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Don Ienner

February 4, 2001
Don Ienner says that the most dangerous thing happening in the recording industry today is that fans are not interested in the artist or the art, just the latest hit ["Passion for Music Drives Columbia Chief to Make Plenty of Industry Noise," Jan. 29]. Yeah, you bet, no thanks to his and other major record labels, along with "hit rotation only" radio stations and MTV, where music has to be seen, not heard. He also says that even mainstays of the label, those "established stars" who have had great success over the years, are having to make sure there is a hit on a new record; otherwise, it's goodbye.
Thomas D. Mottola has been given the green light to usher Sony Music Entertainment into the 21st century. Mottola signed a five-year, multimillion-dollar contract this week with Sony Inc. to continue running the Japanese entertainment conglomerate's most profitable division. The move, which comes just four months after Sony President Nobuyuki Idei ousted Mottola's former boss Michael P. Schulhof, sends a signal to competitors that the Japanese conglomerate is pleased with Mottola's performance.
December 2, 2005 | Charles Duhigg, Times Staff Writer
Sony Music is expected to announce shortly a shake-up at two of its largest labels that will include the departure of the head of its Columbia Records unit. The changes were confirmed by three company executives. They said Will Botwin would be replaced at Columbia by Steve Barnett, who would move over from Sony's Epic Records label. Charlie Walk, executive vice president of creative marketing and promotion at Columbia, would head Epic.
March 28, 2003 | Jeff Leeds, Times Staff Writer
Sony Music's anticipated promotion of Columbia Records Group Chairman Don Ienner to a newly created post as chief of its U.S. operations is the top line in an executive shake-up that insiders are calling the most extensive since 1988, when Sony Corp. entered the music business with its $2-billion purchase of CBS Records. The shift also means the exit of some longtime Sony managers, including David Glew, who will retire from his post as chairman of Epic Records Group.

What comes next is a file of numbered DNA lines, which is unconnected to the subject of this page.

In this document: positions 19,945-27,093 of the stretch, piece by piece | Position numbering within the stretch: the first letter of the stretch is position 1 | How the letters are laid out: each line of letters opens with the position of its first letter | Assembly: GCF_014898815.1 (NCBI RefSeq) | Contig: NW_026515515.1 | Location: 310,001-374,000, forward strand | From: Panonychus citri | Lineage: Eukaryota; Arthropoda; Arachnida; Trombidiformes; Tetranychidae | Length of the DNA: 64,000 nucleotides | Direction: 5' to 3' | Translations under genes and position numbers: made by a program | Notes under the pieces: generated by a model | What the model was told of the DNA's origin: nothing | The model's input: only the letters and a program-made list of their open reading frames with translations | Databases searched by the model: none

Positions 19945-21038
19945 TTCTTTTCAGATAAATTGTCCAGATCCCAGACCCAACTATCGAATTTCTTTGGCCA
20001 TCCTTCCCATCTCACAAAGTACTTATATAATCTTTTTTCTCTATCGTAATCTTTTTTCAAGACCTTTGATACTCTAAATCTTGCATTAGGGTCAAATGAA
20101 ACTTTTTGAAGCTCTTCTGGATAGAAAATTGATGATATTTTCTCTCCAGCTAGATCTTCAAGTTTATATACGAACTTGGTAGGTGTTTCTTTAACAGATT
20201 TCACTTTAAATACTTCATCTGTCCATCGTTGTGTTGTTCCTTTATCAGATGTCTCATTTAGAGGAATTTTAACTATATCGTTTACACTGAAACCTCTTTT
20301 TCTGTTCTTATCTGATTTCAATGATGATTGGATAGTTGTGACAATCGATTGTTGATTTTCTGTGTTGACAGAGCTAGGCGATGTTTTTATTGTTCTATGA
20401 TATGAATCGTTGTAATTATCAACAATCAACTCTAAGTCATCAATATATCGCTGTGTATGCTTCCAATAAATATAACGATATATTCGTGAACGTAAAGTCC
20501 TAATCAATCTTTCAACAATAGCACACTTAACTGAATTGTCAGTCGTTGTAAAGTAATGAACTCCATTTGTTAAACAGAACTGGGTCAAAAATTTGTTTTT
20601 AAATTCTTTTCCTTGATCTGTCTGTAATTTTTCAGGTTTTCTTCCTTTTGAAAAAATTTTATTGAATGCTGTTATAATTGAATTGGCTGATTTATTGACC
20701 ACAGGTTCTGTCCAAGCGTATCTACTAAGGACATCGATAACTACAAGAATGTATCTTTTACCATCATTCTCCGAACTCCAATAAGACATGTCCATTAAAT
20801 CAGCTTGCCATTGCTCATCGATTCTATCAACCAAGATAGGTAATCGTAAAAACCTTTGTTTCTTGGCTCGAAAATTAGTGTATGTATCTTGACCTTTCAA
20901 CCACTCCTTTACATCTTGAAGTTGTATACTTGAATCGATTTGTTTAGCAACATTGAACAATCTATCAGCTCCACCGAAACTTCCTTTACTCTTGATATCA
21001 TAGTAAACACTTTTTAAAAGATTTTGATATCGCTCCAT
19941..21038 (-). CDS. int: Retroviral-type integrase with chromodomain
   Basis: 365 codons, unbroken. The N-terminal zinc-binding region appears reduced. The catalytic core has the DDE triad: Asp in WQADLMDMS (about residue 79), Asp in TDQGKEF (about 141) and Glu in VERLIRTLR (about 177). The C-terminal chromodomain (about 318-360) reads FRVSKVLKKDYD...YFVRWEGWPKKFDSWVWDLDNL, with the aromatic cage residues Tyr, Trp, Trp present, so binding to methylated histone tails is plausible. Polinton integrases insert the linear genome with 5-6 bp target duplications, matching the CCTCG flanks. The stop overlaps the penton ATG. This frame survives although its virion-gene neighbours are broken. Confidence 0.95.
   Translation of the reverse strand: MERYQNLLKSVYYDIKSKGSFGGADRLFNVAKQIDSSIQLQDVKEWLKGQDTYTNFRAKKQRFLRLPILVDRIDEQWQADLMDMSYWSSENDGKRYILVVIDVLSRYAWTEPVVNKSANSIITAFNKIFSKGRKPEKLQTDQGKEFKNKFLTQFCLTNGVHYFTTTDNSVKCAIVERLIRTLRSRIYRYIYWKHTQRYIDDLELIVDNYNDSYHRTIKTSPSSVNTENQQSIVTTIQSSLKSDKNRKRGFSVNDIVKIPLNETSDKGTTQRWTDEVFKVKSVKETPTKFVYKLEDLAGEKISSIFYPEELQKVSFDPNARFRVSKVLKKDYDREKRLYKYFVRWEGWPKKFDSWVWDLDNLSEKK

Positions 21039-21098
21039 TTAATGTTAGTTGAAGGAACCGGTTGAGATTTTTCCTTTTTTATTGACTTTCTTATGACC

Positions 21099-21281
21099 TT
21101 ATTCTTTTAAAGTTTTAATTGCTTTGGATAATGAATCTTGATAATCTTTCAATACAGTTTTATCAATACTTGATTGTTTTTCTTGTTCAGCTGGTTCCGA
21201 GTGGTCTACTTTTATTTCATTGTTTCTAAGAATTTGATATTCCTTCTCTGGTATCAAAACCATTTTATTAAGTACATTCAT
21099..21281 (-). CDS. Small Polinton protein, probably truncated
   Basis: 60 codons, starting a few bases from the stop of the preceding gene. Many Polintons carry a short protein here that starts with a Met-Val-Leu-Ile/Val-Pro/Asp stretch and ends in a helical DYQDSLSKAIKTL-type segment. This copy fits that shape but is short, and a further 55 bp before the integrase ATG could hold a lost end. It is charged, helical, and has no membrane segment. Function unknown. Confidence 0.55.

January 11, 1994
Sony Music Entertainment President Thomas D. Mottola announced a batch of appointments Monday aimed at rewarding his team of senior executives with bigger titles and responsibilities as well as accelerating the development of Sony's worldwide music companies. Key among the changes will be elevating three Sony presidents to chairmen of their respective units.
March 20, 2006 | Charles Duhigg, Times Staff Writer
Sony BMG Music Entertainment said Sunday that it had appointed Tim Bowen as chief operating officer. Bowen previously oversaw much of the non-U.S. operations of Sony BMG, the nation's second-largest music company. The appointment of a new COO had been expected since last month, when Sony BMG's uppermost ranks were shuffled after a leadership crisis.
April 11, 2003 | Jeff Leeds, Times Staff Writer
Rock band Incubus signed a lucrative new pact with Sony Music Entertainment Inc. on Thursday, according to industry sources, ending a two-month legal battle that cast a spotlight on some of the record industry's more controversial compensation practices. The Calabasas band in February asked a court for a release from a 1996 record contract, claiming the deal underpaid it. Sony countersued, saying the band owed four albums and had gone to court as a negotiating ploy.
December 22, 1996 | Steve Hochman
Hey U2! Hey Offspring! Hate to be a Grinch, but you guys better watch out--the pressure's on. Can U2's new, still untitled album, due March 4, avoid the sales stumble suffered recently by its American counterpart R.E.M.? R.E.M.'s "New Adventures in Hi-Fi" has sold just 738,000 since being released in September. (U2's last album, 1993's "Zooropa," has sold 2.1 million copies to date.
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